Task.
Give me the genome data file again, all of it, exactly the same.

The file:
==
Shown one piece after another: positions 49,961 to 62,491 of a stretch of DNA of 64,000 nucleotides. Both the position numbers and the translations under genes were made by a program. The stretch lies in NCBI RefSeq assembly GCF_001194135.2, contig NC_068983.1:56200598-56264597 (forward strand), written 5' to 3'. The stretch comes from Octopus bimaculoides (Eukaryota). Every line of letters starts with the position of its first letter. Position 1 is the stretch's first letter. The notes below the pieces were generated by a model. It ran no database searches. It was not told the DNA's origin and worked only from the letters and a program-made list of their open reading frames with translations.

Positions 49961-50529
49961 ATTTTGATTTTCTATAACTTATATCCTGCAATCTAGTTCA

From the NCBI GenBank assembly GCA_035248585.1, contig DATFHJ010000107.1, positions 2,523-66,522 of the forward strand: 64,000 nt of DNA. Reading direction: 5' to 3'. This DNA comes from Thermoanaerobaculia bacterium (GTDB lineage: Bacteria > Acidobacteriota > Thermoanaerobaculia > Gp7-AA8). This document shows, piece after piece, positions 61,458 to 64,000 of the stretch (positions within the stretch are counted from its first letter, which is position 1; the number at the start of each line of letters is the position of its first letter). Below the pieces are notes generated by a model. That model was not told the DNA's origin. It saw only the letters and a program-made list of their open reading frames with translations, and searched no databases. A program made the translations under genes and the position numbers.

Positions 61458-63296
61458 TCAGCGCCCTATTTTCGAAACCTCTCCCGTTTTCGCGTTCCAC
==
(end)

Shown one piece after another: positions 49,961 to 62,491 of a stretch of DNA of 64,000 nucleotides. Both the position numbers and the translations under genes were made by a program. The stretch lies in NCBI RefSeq assembly GCF_001194135.2, contig NC_068983.1:56200598-56264597 (forward strand), written 5' to 3'. The stretch comes from Octopus bimaculoides (Eukaryota). Every line of letters starts with the position of its first letter. Position 1 is the stretch's first letter. The notes below the pieces were generated by a model. It ran no database searches. It was not told the DNA's origin and worked only from the letters and a program-made list of their open reading frames with translations.

Positions 49961-50529
49961 ATTTTGATTTTCTATAACTTATATCCTGCAATCTAGTTCA

From the NCBI GenBank assembly GCA_035248585.1, contig DATFHJ010000107.1, positions 2,523-66,522 of the forward strand: 64,000 nt of DNA. Reading direction: 5' to 3'. This DNA comes from Thermoanaerobaculia bacterium (GTDB lineage: Bacteria > Acidobacteriota > Thermoanaerobaculia > Gp7-AA8). This document shows, piece after piece, positions 61,458 to 64,000 of the stretch (positions within the stretch are counted from its first letter, which is position 1; the number at the start of each line of letters is the position of its first letter). Below the pieces are notes generated by a model. That model was not told the DNA's origin. It saw only the letters and a program-made list of their open reading frames with translations, and searched no databases. A program made the translations under genes and the position numbers.

Positions 61458-63296
61458 TCAGCGCCCTATTTTCGAAACCTCTCCCGTTTTCGCGTTCCAC